For many people, this is both a scary and exciting time of not knowing what to expect. Sure, you've seen everyone else's photos and transformations, yet you still don't know what yours will look like. That's okay. However, when you begin to discuss this with your partner, they can begin to understand what is going through your mind. Also, when you communicate it allows them to be there for you and to support you mentally and emotionally.
Also, it is very important to not take things personally and ask clarifying questions if you feel something was said sharply. One of the biggest issues in marriages is one person taking things out of context, or taking something personally when it was shared with love. Likewise, if something is shared and meant to be shared "sharply" or as a criticism, it's important to communicate your needs to share that this information is not constructive and that you would appreciate if your partner were to take more time to think about what is said before he/she says it.
Most often, however, it's not that someone intends to harm or be hurtful with words, but that the person did not think about how it would be received. Therefore, people say things that can potentially be hurtful without the intention of it coming across that way. So be sure to ask clarifying questions like, "Well, I heard this...; did you mean it that way?" or "That was hurtful. I'm not sure you intended for that to come across that way. Can we discuss that further?" or asking for further clarification of the intent, meaning, and delivery of the message. This helps you understand what is being said, while also understanding the intention of the message as well.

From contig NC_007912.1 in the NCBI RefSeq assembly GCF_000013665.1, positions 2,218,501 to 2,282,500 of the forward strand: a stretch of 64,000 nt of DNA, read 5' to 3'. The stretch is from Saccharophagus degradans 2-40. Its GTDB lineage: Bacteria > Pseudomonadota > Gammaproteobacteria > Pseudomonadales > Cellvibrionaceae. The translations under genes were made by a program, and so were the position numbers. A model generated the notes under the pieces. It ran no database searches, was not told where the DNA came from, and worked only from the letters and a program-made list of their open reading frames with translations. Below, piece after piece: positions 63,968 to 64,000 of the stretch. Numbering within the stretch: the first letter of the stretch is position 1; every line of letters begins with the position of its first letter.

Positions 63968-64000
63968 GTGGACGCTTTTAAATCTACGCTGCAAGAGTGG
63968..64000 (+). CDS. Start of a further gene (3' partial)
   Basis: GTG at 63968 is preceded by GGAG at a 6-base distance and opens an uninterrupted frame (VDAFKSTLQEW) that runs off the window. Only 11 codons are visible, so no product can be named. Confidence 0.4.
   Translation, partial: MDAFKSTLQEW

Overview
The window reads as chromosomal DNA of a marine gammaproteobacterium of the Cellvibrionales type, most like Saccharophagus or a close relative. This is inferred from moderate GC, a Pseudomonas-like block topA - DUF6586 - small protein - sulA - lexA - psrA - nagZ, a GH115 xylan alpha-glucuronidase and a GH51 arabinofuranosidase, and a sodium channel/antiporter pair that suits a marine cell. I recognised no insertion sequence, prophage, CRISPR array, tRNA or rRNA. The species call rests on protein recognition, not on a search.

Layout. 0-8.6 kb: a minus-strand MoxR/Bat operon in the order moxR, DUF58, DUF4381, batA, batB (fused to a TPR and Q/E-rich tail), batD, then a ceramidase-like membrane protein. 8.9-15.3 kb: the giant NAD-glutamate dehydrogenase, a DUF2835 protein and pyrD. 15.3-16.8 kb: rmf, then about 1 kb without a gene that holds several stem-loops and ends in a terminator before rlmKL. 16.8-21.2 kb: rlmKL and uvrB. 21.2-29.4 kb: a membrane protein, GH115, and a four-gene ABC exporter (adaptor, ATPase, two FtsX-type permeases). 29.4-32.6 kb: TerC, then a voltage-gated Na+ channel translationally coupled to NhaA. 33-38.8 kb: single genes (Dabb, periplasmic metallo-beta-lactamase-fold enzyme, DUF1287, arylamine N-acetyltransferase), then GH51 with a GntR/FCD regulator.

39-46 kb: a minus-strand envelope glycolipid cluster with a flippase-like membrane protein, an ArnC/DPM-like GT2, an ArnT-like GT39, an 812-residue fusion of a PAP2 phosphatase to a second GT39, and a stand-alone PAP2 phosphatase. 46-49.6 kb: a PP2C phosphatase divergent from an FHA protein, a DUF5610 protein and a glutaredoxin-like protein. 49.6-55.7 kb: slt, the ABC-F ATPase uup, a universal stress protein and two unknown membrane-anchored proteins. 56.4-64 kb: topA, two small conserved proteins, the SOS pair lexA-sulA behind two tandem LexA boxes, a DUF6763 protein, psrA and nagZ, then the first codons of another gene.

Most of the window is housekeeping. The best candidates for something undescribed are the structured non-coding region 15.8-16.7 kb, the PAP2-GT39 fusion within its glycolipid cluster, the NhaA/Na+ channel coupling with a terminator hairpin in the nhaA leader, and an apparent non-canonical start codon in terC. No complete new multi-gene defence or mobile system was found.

It's also important to discuss with your partner in advance that you do not need criticisms regarding food policing or exercise policing. It is important you communicate your needs effectively, and also hear your partners needs as well. This will help you both avoid any undue conflict.
3. DON'T EXPECT OTHERS TO CHANGE BECAUSE YOU ARE CHANGING
Unless your partner is having surgery also, or unless they are ready to make a lifestyle change like you are, don't expect them to change their eating or exercise habits. There can be anger and resentment that builds when you go to remove all of the ice cream and chips from the house and your partner is not okay with that. Of course, you can ask for support in this area, but cleaning out the kitchen cabinets without asking or mentioning it can cause a partner to feel ostracized and excluded. So it is important to communicate how you plan to move forward with eating and food options in the household.
Of course, you can ask for support in this area, but cleaning out the kitchen cabinets without asking or mentioning it can cause a partner to feel ostracized and excluded. So it is important to communicate how you plan to move forward with eating and food options in the household.
This is a process for you to grow and while they will be wanting and willing to help you, don't have huge expectations for what they are willing to do without a serious talk. Ask them what you can remove from the house as a family, and make this about both of you and your family as a whole.
In my experience, my husband is a vegetarian and relies heavily on carbohydrates for his primary form of sustenance. I knew he was not going to change his diet, nor did I expect him to. I recognized that me living a post-bariatric lifestyle of low-carbs and high protein was my decision and something that I would need to work on, and have. However, we don't keep ice cream in the house, and neither of us drinks soda so this was not an issue. From a food perspective, I honored his diet, while I created a new lifestyle change with my diet.
I realized if I started dictating what my husband could and couldn't eat, it would go beyond food and would impact our marriage. So we discussed it and have open communications regarding food and support one another's eating behaviors.
Also, it was important for me to realize what my trigger foods were so that I could discuss it with him and we could decide what we would allow and not allow in our house, and if I felt tempted by any foods in our house, to discuss it with him.
4. DON'T EXPECT YOUR PARTNER TO WORKOUT WITH YOU